Preparing for the Next 100 Years New Chair of Sansum Clinic Board Ready to Take on Competition
Arnold Schaffer is aware of the obstacles that Sansum Clinic faces as the last remaining independent not-for-profit medical clinic in the state of California.
The pandemic? It shut down or delayed outpatient surgeries and imaging centers — services that are needed not only for the community, but also to allow the clinic to operate.
Competition? The clinic has lost a handful of well-known doctors to competitors, most notably UCLA Health, which has moved into Montecito.
Yet, the Montecitan is downright giddy to take over as the chair of the Sansum Clinic Board of Trustees, having sat on the board since 2019, helping guide the nonprofit through the challenges of a global pandemic.
“We don’t know when it’s going to be back to normal, but it is getting back to normal. We’ve gotten amazing support from the community,” Schaffer told the Montecito Journal.
“We’re working strategically to lay out our future to be able to make sure that we’re around for another 100 years.”
Schaffer has more than 30 years of healthcare management experience at numerous hospitals and regional health systems, and is currently a Managing Director at Alvarez & Marsal Healthcare Industry Group.
He also has plenty of fans throughout Sansum Clinic, including Kurt Ransohoff, the CEO and Chief Medical Officer of the nonprofit.
“Arnie has a wealth of experience guiding healthcare organizations and a proven record of being an inspired leader of several major hospital operations,” said Ransohoff. “He has been a wise decision-maker during the difficulties of managing COVID-19. We can always rely on him to contribute generously to our team.”
Here are five quick questions with Schaffer as he dives headfirst into the new position.
Q. You moved here seven years ago; why did you get involved with Sansum Clinic?
A. There are a lot of ways you can give back to the community. I thought one of them would be in healthcare because that’s my area of expertise and joined the board of Sansum Clinic. This is a very difficult time for medical groups, for doctors and for healthcare. It always has been in hospitals, but it’s actually much harder for physicians now.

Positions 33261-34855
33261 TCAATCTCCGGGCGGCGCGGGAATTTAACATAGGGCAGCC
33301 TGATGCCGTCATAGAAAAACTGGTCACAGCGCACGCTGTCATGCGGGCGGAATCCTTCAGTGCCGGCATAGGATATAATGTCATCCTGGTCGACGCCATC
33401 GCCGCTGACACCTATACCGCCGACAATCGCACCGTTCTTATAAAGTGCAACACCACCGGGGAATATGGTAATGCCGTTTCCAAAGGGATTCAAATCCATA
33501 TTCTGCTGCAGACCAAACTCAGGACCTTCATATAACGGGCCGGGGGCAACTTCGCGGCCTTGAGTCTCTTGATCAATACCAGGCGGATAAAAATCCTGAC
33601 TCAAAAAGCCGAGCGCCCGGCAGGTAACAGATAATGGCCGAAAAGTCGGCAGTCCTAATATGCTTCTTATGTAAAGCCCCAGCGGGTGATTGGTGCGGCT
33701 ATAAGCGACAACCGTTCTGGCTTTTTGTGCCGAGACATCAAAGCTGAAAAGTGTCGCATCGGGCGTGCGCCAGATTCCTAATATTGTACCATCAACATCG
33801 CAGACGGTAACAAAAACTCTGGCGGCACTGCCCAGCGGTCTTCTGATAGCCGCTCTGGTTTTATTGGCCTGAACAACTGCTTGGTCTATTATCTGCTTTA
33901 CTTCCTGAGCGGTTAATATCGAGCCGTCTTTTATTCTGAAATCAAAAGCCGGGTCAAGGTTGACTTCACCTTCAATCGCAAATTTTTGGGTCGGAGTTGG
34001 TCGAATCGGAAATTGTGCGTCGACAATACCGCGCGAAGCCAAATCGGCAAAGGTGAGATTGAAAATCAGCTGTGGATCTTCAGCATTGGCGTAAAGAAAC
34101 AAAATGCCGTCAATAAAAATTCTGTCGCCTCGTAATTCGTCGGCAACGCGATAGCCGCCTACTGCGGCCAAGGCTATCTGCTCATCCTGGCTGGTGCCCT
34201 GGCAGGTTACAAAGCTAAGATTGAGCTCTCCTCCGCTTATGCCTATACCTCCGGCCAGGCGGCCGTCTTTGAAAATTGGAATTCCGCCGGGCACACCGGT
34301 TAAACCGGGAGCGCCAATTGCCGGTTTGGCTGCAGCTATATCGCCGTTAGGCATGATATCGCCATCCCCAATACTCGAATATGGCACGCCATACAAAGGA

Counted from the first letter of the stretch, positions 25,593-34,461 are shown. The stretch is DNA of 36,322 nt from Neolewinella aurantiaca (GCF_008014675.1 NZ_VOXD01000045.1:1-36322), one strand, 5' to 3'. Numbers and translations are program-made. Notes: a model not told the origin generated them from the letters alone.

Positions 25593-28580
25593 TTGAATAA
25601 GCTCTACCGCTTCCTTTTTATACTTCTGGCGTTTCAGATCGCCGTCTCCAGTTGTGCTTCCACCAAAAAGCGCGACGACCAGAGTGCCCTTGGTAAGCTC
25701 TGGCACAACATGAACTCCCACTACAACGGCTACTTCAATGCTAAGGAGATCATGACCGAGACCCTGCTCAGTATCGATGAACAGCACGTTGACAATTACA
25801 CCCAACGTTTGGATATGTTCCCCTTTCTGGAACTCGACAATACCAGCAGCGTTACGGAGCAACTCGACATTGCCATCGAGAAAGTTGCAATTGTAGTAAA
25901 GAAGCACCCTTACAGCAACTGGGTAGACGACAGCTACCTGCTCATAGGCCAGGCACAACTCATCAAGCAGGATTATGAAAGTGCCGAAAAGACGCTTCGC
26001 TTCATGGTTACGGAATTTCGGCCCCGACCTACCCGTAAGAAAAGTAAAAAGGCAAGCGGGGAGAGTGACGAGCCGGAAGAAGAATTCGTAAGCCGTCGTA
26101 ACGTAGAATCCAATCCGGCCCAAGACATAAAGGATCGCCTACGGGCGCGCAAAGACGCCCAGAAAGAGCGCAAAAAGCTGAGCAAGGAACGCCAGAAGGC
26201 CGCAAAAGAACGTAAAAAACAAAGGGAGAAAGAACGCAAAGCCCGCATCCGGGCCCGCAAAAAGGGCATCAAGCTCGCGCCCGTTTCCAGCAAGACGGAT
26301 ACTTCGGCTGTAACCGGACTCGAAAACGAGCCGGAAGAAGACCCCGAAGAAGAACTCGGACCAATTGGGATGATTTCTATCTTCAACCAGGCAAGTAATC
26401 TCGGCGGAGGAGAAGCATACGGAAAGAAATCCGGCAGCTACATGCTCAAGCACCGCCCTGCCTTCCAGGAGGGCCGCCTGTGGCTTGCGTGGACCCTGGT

Can you expand on that? How has the playing field changed for independent physicians?
One of the reasons is because the economics around how physicians are paid has gotten so bad that some groups [of doctors] join someone else to form a fully integrated organization, usually hospitals, sometimes insurance companies. Now, the pharmaceutical companies are getting into that arena so it’s rather difficult for these independents to survive and that’s why I thought, “OK, let me see how I can help Sansum Clinic.”
You are taking over at a time when there is plenty of competition over the services of doctors in the area. First, how big of a concern is it? Second, what will the organization do to make sure that the quality of treatment remains the same?
We’re very, very much focused on it. Yes, we had a couple of very good doctors that left, and we did replace them with equally good doctors. Fortunately, Santa Barbara is such an attractive place, that it helps to attract world-class doctors, and we’ve been able to do that. But it is a concern and it’s one that gets back to economics. For us, as a not-for-profit organization, we want to treat all kinds of illnesses, and the financial model is a simple one — we have care that pays for the care areas that don’t make money.
When newcomers come to the area, they go after the areas that make money, so it makes our job harder. We’re very aware of it and we’re working diligently to mitigate it. We can’t change anyone else’s model, the tactics of coming into town and taking what makes a lot of money. We live in a capitalistic world, and healthcare in the United States is generally market-based capitalism. We just have to compete against that, because we’re not going to walk away from providing services that don’t make money.
Cottage Health announced it’d be opening an urgent care on Coast Village Road by the end of 2022; does Sansum have any intent to expand into Montecito?
I can’t say yes or no, but it’s not on our short-term radar. We serve a lot of people in Montecito, but putting up more brick-and-mortar, that is a big cost in healthcare, and that would drive our costs up. Right now, everyone’s willing to drive to us, we are a relatively small town, so getting to our many sites is not difficult for people. But, again, if the market demands it, I can’t say we wouldn’t consider it down the road.
What is your goal as chair, and do you have a timeline?
My hope is that when I’m done being the chair, that we will have a clear, understandable, strict strategic and tactical plan to ensure that we’re financially stable and here to provide care for the community for the long term. And we are in a “as-soon-as-possible” scenario for now, so there’s no date out there for things to be accomplished. We need to do it quickly, but also set ourselves up well for the next 100 years.